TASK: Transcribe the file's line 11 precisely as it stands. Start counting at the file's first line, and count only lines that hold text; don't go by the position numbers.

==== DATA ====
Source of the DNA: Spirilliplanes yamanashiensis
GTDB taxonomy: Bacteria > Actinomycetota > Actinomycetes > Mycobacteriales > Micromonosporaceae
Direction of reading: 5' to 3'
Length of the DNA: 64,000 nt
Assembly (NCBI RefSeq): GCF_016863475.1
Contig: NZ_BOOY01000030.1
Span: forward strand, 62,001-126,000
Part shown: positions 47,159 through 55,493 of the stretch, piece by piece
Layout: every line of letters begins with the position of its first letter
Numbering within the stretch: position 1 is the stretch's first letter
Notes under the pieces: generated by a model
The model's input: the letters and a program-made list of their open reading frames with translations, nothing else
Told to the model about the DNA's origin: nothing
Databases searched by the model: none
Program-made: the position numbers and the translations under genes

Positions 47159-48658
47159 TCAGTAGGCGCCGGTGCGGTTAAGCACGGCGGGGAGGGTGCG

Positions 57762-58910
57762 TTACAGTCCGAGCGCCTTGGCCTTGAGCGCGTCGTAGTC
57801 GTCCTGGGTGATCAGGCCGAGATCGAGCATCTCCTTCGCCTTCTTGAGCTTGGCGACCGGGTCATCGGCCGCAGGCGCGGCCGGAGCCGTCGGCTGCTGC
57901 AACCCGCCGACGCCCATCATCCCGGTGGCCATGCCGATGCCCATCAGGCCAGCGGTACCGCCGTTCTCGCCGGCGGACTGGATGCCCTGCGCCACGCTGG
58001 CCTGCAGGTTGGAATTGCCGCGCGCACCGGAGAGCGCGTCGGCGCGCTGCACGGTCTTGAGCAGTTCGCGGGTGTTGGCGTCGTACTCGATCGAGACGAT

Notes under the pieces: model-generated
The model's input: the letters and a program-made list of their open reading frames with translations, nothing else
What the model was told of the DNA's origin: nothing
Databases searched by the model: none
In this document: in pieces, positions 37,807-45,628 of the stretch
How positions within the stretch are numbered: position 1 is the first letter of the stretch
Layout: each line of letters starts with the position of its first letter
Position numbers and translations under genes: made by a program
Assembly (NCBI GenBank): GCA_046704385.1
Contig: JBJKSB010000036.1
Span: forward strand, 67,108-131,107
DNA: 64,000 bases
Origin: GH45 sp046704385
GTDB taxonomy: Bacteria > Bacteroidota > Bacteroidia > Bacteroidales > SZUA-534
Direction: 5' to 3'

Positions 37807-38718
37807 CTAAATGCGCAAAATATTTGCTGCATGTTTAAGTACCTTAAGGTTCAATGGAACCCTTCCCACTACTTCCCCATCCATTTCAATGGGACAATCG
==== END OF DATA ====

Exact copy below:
Notes under the pieces: generated by a model